Comment by careerist | January 10, 2011

  8. Hello Tina! I don’t want to identify where I work, but I did want to comment on this. I think management sometimes puts people in a situation where they feel like if they don’t push their section all the time, they won’t be viewed as important and might be eliminated or reduced. I know I tend to always mention my section and try to “sell it” as needed for everything, even though sometimes I know it’s a stretch. I just wanted to give you another viewpoint of it, if you were meaning that kind of situation.

    Comment by P.K. | January 10, 2011

  9. Tina says: Thanks for your comments. I’ve written an email to each of you.

    P.K., I agree with your concern that in some workplaces people feel they must always sell themselves or be left behind. Every workplace is different of course, but usually when you do high quality work that has repeatedly been shown to be useful, others will be eager to know how you can help them again. The problem is when someone mostly only talks themselves up but doesn’t actually provide the value they claim. That’s a simplified look at it, I know. However, I do think it’s possible to stay part of the picture without being excessive.

    Someone sent me an email about the supervisor of a section who talked as though the whole business hinged on whether or not he and his one employee was involved in everything, no matter what it was. Sometimes he is almost funny but most of the time his pugnacious approach causes bad feelings.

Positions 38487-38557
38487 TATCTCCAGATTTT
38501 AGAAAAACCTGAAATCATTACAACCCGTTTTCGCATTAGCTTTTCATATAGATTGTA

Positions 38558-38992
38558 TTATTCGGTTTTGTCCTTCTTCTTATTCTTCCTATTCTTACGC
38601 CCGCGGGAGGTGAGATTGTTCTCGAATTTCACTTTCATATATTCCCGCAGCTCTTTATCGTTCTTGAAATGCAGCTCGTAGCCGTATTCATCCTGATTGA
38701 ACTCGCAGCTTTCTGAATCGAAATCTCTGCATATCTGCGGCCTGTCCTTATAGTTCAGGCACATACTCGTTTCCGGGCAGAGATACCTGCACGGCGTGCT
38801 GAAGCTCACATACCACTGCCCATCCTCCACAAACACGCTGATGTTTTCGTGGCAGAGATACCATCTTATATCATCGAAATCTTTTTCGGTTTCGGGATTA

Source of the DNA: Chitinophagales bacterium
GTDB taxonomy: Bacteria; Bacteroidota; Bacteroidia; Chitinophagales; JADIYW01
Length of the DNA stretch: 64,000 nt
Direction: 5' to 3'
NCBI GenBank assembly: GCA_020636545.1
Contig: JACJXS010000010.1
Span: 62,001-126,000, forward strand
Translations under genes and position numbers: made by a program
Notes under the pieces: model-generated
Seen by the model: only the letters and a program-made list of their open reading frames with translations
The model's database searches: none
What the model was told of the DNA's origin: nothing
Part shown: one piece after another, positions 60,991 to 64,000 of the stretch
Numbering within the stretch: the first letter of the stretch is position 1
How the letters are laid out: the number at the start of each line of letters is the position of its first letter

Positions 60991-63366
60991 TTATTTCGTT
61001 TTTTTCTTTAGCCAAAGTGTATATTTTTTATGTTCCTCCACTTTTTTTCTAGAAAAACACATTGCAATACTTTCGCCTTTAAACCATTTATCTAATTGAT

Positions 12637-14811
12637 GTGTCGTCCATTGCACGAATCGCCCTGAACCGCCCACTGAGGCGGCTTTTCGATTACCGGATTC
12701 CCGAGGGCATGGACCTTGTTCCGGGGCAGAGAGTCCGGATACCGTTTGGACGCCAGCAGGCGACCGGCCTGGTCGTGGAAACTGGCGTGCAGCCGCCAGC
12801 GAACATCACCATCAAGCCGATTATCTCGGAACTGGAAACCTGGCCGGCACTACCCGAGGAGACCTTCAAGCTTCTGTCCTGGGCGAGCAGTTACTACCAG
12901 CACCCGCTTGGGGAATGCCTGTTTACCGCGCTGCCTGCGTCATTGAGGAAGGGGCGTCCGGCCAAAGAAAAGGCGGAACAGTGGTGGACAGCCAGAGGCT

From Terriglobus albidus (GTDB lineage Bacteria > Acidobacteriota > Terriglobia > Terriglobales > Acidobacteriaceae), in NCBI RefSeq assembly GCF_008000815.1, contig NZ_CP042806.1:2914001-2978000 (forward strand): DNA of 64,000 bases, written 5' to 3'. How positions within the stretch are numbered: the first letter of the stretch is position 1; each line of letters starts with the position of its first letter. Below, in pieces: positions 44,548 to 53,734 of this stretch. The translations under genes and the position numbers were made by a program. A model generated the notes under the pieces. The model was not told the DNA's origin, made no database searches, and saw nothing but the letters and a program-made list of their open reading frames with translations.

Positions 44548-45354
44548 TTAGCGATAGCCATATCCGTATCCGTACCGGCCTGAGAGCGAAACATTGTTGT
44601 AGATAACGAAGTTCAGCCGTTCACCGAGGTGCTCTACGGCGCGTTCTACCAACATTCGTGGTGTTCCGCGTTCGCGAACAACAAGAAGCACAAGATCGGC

Thanks again for your comments! I love to hear from readers!

    Comment by TLR | January 10, 2011

  10. Had to write to say how much I want to send this to some people. Some of them work with me and some of them are in the news. I saw your headline at about the same time I felt like yelling it at the TV.(I didn’t yell, but I did feel like it.)

    Comment by 90119 | January 12, 2011

  11. Tina, I have been reading and listening to the hate-filled comments of so many in America right now and am praying for a change of spirit and heart within us. I believe if all the hateful words that keep being repeated and repeated without pause were put together, we would have a good picture of Hell.

    If anyone doesn’t think Satan moves among us, all that person has to do is open their eyes and ears to the hate that is so active in our country and around the world.

    One thing that has drawn me to your website for the last three years is that you can discuss problems and express your feelings about them but you always give options or ways to help people avoid the problems. I appreciate you and always keep you in my prayers. Don

    Comment by Don R. | January 13, 2011

  12. Just now saw this. I once read that most people talk about the same five things over and over. You may be the one who told me that.

    Comment by Mike | January 14, 2011